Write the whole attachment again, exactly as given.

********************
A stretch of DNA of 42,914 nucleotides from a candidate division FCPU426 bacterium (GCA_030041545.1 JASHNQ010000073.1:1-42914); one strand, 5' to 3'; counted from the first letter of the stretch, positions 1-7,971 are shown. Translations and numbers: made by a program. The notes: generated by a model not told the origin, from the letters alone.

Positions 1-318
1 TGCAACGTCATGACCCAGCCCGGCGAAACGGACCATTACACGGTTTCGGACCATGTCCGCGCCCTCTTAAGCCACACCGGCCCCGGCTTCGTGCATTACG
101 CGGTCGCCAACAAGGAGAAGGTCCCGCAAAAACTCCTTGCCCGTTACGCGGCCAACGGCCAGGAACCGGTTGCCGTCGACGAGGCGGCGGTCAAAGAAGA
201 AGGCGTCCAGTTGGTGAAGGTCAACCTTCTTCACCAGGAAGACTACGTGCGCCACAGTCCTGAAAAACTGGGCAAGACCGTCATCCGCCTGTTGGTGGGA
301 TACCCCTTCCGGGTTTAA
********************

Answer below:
A stretch of DNA of 42,914 nucleotides from a candidate division FCPU426 bacterium (GCA_030041545.1 JASHNQ010000073.1:1-42914); one strand, 5' to 3'; counted from the first letter of the stretch, positions 1-7,971 are shown. Translations and numbers: made by a program. The notes: generated by a model not told the origin, from the letters alone.

Positions 1-318
1 TGCAACGTCATGACCCAGCCCGGCGAAACGGACCATTACACGGTTTCGGACCATGTCCGCGCCCTCTTAAGCCACACCGGCCCCGGCTTCGTGCATTACG
101 CGGTCGCCAACAAGGAGAAGGTCCCGCAAAAACTCCTTGCCCGTTACGCGGCCAACGGCCAGGAACCGGTTGCCGTCGACGAGGCGGCGGTCAAAGAAGA
201 AGGCGTCCAGTTGGTGAAGGTCAACCTTCTTCACCAGGAAGACTACGTGCGCCACAGTCCTGAAAAACTGGGCAAGACCGTCATCCGCCTGTTGGTGGGA
301 TACCCCTTCCGGGTTTAA